Why were most Roman emperors so perverted?

Summary of Caesar life

The Roman perestroika

After Augustus ’death in AD 14, the liberal values ​​of the Roman Republic lost more and more importance. The Senate was de facto disempowered and the absolutist ruling emperors turned out to be capricious and unpredictable. The slightest criticism of them could be fatal. Only after the assassination of the tyrannical Domitian in 96 AD returned under the emperors Nerva, Trajan and Hadrian the long-awaited freedom of thought and speech back to Rome. The newly flourishing historiography began a merciless reckoning with the past century and the excesses of the despots. Their most famous representative was Tacituswho hated everything autocratic and z. B. in his writings on the Germanic peoples praised the virtues of a free people against the degenerate and cowardly Romans of that time. According to Tacitus, historiography should be a warning to the people so that the dark times never returned. The time of the so-called adoptive emperors began with Nerva and Trajan. The succession should no longer regulate the blood relationship, but the adoption of the "best" into the family of the respective emperor. Basically, however, it was only made a virtue out of necessity, because none of these emperors had children of their own who could have been considered. The era of the five adoptive emperors (96–180 AD) is still regarded today as the cultural and global political heyday of the Roman Empire. Under Trajan, for example, the Roman Empire was bigger than ever before or after him.

Emergence

Suetonius was employed as the imperial librarian and secretary under Trajan and Hadrian. As such, he had access to the imperial archive and thus to numerous original sources. He often collected his material for years before he began to write it. It relied on biographies and autobiographies of the emperors, imperial speeches and senate minutes, wills and secret ordinances. Above all, however, he repeatedly referred to the gossip and rumors at the imperial court, to popular anecdotes and z. Sometimes oral traditions from people who had known the later emperors.

From a letter from Sueton's friend and sponsor Pliny it emerges that as a "silent scholar" he always hesitated for a long time and doubted himself before the publication of his works. Suetonius probably finally brought out the imperial servants in eight books shortly before or after he lost his position at the imperial court around 121 AD. The long biographies of the first six emperors each formed a book, that of the three emperors in 68/69 the seventh and that of the three Flavians the eighth. He dedicated the work to his patron Septicius Clarusas reported elsewhere. However, the dedication has been lost, as has the beginning of Caesar's biography.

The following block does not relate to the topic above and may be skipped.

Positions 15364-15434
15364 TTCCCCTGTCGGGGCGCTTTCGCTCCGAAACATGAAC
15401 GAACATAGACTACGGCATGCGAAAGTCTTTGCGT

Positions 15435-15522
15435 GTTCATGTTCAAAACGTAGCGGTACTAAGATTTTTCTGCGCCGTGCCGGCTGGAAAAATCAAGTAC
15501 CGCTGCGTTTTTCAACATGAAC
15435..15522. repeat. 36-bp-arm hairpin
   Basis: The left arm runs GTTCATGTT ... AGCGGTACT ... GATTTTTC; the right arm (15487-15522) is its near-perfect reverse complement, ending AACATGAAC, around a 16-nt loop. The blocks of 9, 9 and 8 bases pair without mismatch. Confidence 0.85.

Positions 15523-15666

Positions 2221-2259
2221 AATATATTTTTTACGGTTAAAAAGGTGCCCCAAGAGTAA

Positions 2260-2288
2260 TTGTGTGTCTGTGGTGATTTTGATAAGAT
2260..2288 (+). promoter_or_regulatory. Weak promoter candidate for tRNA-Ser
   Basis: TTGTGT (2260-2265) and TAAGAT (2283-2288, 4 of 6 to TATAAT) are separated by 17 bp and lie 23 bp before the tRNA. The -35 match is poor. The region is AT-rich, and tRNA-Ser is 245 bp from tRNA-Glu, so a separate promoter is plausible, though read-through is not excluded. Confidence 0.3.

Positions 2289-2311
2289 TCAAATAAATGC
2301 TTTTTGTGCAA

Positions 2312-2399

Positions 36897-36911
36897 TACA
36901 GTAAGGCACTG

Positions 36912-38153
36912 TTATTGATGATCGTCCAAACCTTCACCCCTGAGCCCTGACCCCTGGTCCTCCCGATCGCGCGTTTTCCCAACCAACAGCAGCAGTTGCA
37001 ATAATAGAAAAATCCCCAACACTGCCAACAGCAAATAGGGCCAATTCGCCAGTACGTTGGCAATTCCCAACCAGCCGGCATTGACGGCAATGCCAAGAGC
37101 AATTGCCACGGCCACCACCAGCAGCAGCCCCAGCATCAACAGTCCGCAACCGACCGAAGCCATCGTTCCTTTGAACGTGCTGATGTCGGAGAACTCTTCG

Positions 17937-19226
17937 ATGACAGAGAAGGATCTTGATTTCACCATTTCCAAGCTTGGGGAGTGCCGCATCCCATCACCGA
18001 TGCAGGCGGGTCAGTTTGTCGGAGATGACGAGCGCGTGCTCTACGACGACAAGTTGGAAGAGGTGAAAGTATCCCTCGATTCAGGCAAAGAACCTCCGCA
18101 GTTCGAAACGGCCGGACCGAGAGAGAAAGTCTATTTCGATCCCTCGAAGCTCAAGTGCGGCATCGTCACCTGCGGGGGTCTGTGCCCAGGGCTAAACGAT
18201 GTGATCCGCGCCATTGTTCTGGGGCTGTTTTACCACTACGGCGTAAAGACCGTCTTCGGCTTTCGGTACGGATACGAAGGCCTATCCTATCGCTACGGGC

Impact history

With his political biography, Suetonius created a new form of historiography that served as a model well into the late Middle Ages. Aurelius Victor Written to be around AD 360 Liber de Caesaribus about the time from Augustus to his present. At the beginning of the fifth century an anonymous author introduced the Historiae Augustae the imperial servants ending with Domitian for the period up to Numerian in the style of Suetons. The Saint Jerome at the same time wrote the first Christian literary history with the title De viris illustribus. Einhard, the biographer Charlemagne, also based itself on its Roman predecessor in the ninth century, and the sculptors of the Renaissance made their imperial busts according to Sueton's detailed information on the appearance of the emperors. The Italian poet Francesco Petrarch even praised him as "the most reliable source" and the "most careful historian".

In stark contrast to this is the more modern criticism. The philosopher William Durant about describes in his Cultural history of mankind the painful transition from the “greatness” of Tacitus to “gossip and odds and ends” Suetons: “The writing of history is here degraded to biography and the biography is distorted into anecdotal.” Others criticize the division into categories, the lack of historical context and the focus on seemingly banal details that do not do justice to the historical significance of the respective emperors. What is certain today is that many of the stories and character descriptions handed down by Suetonius should be treated with caution. For the most part, he saw himself as an objective chronicler who reproduced the statements and opinions of others without examining them or making their own assessments. Regardless of whether these were always correct, however, it provided a multifaceted picture of everyday Roman life. Today's interpreters of his work appreciate him above all for breathing life into an epoch that has frozen to stone. This is how the English author supported himself Robert Graves 1934 for his famous fake autobiography Me, Claudius, Kaiser and God mainly on Suetons Kaiserviten.